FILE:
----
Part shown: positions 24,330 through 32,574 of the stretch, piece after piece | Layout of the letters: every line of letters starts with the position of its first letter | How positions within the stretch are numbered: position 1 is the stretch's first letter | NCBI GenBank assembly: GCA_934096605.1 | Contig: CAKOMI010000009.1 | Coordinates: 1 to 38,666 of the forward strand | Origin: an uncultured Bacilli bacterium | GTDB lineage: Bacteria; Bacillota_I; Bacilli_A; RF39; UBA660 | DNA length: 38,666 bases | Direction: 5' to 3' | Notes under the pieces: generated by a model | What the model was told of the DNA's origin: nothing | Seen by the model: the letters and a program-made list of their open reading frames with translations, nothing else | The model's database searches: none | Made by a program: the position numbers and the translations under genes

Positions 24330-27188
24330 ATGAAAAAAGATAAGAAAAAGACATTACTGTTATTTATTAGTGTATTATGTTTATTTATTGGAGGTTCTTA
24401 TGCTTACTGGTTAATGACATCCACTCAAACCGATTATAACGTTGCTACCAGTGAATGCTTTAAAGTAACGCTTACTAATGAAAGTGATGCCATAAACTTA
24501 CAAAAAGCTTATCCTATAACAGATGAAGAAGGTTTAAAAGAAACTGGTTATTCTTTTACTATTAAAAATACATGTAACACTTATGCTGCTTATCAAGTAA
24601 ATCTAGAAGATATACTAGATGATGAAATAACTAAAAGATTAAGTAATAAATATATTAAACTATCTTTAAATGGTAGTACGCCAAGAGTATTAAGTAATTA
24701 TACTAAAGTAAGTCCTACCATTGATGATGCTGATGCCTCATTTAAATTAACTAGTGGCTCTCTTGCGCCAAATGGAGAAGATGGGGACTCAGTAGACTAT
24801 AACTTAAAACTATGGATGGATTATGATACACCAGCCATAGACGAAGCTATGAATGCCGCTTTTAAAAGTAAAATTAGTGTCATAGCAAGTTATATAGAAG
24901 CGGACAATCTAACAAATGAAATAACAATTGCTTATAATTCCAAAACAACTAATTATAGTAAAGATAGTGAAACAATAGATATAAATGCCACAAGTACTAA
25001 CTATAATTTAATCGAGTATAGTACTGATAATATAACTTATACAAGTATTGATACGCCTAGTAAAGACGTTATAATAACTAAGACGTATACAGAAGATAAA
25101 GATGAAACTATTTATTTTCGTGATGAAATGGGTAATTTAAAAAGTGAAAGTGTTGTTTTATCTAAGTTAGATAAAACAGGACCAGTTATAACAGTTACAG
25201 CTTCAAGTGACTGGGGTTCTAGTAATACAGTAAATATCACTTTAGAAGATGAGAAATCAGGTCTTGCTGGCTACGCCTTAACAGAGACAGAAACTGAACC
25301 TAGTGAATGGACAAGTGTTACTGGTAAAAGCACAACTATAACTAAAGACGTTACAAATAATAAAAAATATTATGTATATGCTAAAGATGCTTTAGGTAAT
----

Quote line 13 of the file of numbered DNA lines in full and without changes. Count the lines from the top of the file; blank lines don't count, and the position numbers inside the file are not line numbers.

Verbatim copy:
25301 TAGTGAATGGACAAGTGTTACTGGTAAAAGCACAACTATAACTAAAGACGTTACAAATAATAAAAAATATTATGTATATGCTAAAGATGCTTTAGGTAAT